No matter how clever the workarounds, coping with low literacy is fraught with fear and loaded with anxiety over keeping the secret of reading struggles, and the accompanying sense of shame and humiliation of it, being revealed. It makes life more difficult than it should be.
Reading, smoking and driving drunk. Paradigm shifts do happen, and one is needed regarding literacy. It once was acceptable for people to smoke in restaurants, or drive after a few drinks. Now those actions are unthinkable. One of these days, the very notion of shrugging off the fact that only half of students are taught to read in our school reading proficiency rates will be equally appalling and unacceptable.
My intention is to speed up that process, to reach the tipping point about literacy where the odds of achieving it are far better than a coin toss.
Every child has the right to read as joyfully as my granddaughter — and none of them deserve to grow into adulthood hiding in the shadow of low literacy.
They meet regularly, sharing their perspectives and expertise to raise awareness, encourage dialogue and develop solutions to enhance literacy levels. They aim to give every child equal opportunity to read anything they choose on their way to achieving their dreams.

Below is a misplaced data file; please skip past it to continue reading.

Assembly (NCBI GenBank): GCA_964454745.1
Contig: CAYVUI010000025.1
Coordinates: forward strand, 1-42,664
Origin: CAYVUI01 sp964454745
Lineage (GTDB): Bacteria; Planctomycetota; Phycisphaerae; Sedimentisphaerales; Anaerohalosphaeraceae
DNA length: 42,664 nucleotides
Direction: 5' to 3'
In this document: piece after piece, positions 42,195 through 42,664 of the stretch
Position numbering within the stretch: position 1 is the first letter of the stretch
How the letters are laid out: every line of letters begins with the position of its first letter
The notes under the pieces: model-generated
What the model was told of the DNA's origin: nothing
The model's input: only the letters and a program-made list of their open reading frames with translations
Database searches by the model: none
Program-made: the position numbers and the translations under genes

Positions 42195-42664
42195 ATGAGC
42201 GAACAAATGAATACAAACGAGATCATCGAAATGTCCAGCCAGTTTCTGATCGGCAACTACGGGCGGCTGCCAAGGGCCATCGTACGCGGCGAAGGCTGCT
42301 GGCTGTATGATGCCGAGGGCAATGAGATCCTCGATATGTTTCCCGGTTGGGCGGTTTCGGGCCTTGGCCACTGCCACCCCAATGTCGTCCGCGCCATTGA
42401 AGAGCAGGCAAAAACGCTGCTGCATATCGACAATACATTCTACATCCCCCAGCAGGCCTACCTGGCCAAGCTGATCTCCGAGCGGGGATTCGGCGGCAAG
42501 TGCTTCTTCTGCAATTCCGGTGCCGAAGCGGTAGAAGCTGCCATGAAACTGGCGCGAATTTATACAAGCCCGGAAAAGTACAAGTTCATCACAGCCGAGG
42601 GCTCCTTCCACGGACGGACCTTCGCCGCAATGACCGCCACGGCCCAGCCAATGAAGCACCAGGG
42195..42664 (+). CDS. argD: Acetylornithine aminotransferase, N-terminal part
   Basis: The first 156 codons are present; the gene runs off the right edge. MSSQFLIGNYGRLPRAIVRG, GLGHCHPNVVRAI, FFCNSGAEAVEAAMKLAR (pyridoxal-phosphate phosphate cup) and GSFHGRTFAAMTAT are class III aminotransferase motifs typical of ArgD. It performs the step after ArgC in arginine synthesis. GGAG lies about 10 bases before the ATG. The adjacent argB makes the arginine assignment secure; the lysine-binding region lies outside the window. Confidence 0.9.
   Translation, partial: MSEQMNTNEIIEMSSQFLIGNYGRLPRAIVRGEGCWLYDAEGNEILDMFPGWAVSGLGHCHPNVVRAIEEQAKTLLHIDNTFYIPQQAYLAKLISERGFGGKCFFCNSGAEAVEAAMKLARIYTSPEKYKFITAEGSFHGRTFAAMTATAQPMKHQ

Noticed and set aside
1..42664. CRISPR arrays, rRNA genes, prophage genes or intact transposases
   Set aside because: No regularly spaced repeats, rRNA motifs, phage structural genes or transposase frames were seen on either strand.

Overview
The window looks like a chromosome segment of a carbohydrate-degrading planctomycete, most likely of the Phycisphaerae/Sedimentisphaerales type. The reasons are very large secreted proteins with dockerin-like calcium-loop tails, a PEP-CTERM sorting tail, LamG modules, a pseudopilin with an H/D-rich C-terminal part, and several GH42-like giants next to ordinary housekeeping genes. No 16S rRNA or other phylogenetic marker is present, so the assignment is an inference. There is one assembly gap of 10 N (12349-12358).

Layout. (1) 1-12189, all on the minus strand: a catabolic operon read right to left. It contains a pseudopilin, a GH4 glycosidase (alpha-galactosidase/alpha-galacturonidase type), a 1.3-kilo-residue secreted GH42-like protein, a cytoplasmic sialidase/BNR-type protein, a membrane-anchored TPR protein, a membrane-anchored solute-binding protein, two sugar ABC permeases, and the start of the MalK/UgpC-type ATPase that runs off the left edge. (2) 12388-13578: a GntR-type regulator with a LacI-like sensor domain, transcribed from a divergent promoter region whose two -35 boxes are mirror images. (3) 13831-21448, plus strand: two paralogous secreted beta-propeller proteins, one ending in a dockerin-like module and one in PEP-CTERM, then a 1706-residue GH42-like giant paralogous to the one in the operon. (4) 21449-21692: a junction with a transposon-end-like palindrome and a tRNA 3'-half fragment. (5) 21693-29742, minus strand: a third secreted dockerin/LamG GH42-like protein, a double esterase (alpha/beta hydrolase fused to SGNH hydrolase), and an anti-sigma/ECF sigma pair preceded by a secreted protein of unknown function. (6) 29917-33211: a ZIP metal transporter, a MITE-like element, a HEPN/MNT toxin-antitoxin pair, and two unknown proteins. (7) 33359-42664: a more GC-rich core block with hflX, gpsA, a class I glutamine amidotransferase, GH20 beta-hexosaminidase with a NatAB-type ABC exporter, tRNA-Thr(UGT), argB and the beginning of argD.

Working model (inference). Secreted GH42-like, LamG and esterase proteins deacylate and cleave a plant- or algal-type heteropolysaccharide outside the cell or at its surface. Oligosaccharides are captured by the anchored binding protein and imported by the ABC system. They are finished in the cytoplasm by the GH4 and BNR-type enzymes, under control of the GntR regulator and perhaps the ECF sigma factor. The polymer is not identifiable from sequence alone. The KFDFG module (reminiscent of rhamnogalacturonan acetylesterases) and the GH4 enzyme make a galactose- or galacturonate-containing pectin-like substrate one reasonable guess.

Why not in Santa Barbara? This creative and caring community is surely a place where thoughtful community members can meet to talk, and work together to develop support and workable solutions to improve reading proficiency in our midst. Do you believe that Literacy Is For Everyone? Ready to join in the conversation? Feel free to get in touch at TheDyslexiaProject@gmail.com.
Resources: Here is a partial list of some cities' programs to improve reading.
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Des Moines, IA city council funding approved for literacy.
Sacramento: Promise Zone Literacy Initiative, in partnership with Housing Dept.
Bristol England, Reading City.
Cheri Rae is a longtime literacy and dyslexia advocate. She is the Director of The Dyslexia Project and the author of several books, including DyslexiaLand: A Field Guide for Parents of Children with Dyslexia. She has compiled a list of cities that have created literacy initiatives and expects that Santa Barbara will soon be one of them.